Learn more about STDs and how to get tested
When you visit with your provider to have your physical exam, you will also go over your sexual history. Based on your history your provider may order a variety of tests to check you for STIs, including blood tests, urine tests, swabs, or physical exams.
Different infections can require a different test. Even if you aren’t feeling any symptoms, it’s always a good idea to get checked if you have been sexually active.
Blood and urine tests
The majority of STIs can be tested for using urine or blood samples. Your doctor can order urine or blood tests to check for:
- Chlamydia – swab of genital area or urine sample
- Gonorrhea – swab of genital area or urine sample
- Hepatitis – physical exam and blood test to confirm
- Herpes (no symptoms) – blood test
- Herpes (with symptoms) – swab of the affected area within 48 hours of outbreak; if at first negative for herpes, follow later with a blood test
- HIV – blood test or swab from inside of the mouth. Confidential and anonymous testing options are available in many clinics.
- Syphilis – blood test, or sample taken from a sore
- HPV (genital warts) – visual diagnosis, can be present in men and women
- HPV (cervical cancer) – starting at age 21, women should be tested with a Pap test, which looks for cervical cell changes associated with cervical cancer. Starting t age 30, women should get an HPV test as well. No test available for men for these types of HPV.
In certain cases, urine and blood tests aren’t as accurate as other forms of testing. It may also take a month or longer after being exposed to certain STIs for blood tests to be reliable. If HIV is contracted, for example, it can take a couple of weeks to a few months for tests to detect the infection. This is because of your body needing time to product defensive agents against the virus.
Some may think this type of testing is a bit more invasive and not as pleasant as a blood or urine sample. Many doctors use vaginal, cervical, or urethral swabs to check for STIs. If you’re female, they can use a cotton applicator to take vaginal and cervical swabs during a pelvic exam. If you’re male or female, they can take urethral swabs by inserting a cotton applicator into your urethra. If you have anal sex, they may also take a rectal swab to check for infectious organisms in your rectum.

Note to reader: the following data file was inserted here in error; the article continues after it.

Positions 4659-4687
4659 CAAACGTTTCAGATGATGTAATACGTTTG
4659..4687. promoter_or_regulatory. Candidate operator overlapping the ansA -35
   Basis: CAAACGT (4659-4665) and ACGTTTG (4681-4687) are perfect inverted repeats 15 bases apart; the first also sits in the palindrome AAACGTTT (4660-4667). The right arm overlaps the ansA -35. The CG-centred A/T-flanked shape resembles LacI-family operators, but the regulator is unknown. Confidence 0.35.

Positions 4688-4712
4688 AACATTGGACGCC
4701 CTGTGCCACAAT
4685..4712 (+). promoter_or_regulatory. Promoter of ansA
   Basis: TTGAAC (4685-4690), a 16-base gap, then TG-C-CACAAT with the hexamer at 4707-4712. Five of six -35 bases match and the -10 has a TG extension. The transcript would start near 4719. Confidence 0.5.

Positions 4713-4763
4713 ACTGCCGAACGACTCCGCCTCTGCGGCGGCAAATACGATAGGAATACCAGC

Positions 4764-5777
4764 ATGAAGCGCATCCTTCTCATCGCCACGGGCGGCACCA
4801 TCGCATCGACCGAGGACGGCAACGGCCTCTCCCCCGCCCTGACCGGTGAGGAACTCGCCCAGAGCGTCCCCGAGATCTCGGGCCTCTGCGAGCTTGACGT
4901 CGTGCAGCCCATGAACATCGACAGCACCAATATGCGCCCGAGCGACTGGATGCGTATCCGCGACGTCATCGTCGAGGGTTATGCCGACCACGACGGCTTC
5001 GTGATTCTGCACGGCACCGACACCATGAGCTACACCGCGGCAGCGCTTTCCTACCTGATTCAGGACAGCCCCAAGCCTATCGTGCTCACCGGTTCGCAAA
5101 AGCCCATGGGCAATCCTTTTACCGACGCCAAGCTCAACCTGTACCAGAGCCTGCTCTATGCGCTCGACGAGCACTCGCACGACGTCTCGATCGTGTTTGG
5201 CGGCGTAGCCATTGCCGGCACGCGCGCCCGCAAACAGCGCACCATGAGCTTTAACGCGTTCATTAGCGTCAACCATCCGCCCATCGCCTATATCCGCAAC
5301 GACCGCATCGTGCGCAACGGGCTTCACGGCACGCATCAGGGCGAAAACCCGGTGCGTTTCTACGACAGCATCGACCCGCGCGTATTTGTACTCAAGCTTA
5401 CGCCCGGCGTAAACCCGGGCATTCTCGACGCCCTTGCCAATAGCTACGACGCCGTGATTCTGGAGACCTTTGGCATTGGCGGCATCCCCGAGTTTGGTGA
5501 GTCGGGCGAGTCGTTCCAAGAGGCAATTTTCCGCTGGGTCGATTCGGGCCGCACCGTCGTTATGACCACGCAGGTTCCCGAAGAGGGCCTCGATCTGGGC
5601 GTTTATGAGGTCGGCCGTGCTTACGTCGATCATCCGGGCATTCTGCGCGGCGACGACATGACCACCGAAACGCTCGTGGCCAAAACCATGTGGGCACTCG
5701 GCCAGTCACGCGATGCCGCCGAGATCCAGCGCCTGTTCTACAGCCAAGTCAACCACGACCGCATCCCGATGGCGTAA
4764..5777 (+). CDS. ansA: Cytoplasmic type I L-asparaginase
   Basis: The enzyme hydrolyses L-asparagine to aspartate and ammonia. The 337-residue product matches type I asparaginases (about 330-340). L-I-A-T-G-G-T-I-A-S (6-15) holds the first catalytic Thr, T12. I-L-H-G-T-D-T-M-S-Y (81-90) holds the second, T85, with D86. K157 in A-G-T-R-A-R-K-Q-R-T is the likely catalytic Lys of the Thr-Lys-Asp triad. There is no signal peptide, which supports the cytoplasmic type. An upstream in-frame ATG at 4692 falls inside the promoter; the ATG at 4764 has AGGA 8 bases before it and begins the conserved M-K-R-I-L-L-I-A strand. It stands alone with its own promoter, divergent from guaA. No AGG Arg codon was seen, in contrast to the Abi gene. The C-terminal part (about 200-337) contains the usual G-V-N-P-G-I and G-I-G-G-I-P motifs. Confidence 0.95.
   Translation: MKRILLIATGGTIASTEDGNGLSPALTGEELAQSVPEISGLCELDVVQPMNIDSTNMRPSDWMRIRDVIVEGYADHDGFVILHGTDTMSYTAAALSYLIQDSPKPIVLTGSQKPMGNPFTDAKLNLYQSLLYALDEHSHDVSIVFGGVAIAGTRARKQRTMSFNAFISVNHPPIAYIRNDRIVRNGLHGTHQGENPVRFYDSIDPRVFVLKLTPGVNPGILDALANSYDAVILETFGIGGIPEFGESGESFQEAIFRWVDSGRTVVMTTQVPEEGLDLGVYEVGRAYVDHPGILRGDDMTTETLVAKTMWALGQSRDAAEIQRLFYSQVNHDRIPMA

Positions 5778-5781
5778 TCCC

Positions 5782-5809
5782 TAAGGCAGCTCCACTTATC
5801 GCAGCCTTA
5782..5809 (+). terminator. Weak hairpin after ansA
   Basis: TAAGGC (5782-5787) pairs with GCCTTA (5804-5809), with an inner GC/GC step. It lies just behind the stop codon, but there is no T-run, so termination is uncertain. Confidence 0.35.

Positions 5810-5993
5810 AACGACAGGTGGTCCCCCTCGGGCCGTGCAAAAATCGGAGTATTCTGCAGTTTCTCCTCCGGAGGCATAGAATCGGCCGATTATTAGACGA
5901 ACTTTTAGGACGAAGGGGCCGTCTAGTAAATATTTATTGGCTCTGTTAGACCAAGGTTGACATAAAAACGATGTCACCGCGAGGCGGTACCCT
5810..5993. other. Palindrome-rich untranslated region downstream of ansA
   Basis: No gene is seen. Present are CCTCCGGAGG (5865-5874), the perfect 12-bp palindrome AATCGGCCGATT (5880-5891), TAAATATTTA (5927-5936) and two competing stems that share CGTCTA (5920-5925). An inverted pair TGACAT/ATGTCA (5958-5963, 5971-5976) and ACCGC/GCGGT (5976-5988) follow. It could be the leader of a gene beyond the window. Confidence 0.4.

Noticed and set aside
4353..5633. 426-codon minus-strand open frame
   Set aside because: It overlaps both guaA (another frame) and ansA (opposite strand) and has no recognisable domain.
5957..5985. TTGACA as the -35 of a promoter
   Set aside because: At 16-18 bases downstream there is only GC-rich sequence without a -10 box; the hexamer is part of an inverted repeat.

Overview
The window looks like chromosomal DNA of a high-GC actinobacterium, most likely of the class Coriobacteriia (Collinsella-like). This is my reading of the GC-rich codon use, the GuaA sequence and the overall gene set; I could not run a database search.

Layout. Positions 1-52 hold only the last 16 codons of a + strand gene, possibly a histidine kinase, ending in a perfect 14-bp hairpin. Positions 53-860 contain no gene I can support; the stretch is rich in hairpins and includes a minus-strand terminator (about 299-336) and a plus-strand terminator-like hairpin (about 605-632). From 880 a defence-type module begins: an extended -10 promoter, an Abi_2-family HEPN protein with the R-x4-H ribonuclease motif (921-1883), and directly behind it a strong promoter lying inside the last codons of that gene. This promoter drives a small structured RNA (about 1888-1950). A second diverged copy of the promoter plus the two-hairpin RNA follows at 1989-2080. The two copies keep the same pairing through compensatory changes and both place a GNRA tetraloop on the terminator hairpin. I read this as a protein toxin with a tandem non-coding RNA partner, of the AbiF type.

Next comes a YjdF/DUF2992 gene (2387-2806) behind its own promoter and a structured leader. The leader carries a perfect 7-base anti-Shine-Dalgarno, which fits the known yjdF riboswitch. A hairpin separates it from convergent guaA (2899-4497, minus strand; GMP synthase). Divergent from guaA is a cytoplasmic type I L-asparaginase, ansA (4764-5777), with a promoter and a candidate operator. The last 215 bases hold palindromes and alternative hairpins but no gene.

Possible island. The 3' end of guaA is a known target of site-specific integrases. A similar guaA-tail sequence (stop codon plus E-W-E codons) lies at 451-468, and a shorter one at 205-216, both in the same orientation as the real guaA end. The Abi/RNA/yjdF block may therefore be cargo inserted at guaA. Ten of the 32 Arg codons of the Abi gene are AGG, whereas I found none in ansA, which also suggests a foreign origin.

Pap smears and HPV testing
Strictly speaking, a Pap smear isn’t an STI test. A Pap smear is a test that looks for early signs of cervical or anal cancer. Women with persistent HPV infections, particularly infections by HPV-16 and HPV-18, are at an increased risk of developing cervical cancer. Women and men who engage in anal sex can also develop anal cancer from HPV infections.
A normal Pap smear result says nothing about whether or not you have an STI. To check for HPV, your doctor will order a separate HPV test. An abnormal Pap smear result doesn’t necessarily mean that you have, or will get, cervical or anal cancer. Many abnormal Pap smears resolve without treatment. If you have an abnormal Pap smear, your doctor may recommend HPV testing. If the HPV test is negative, it’s unlikely that you’ll develop cervical or anal cancer in the near future.
Some STIs, such as herpes and genital warts, can be diagnosed through a combination of physical examination and other tests. Your doctor can conduct a physical exam to look for sores, bumps, and other signs of STIs. They can also take samples from any questionable areas to send to a laboratory for testing.
It’s important to let your doctor know if you’ve noticed any changes on or around your genitals. If you engage in anal sex, you should also let them know about any changes on or around your anus and rectum.
STIs are common, and testing is widely available. The tests can vary; depending on which STIs your doctor is checking for. Talk to your doctor about your sexual history and ask which tests you should get. They can help you understand the potential benefits and risks of different STI tests.
If you test positive for an STI, the next step is to consider further testing and then get treatment as recommended by your doctor. In addition, inform your sex partners. Your partners need to be evaluated and treated, because you can pass some infections back and forth. Expect to feel various emotions. You may feel ashamed, angry or afraid. It may help to remind yourself that you’ve done the right thing by getting tested so that you can inform your partners and get treated. Talk with your doctor about your concerns.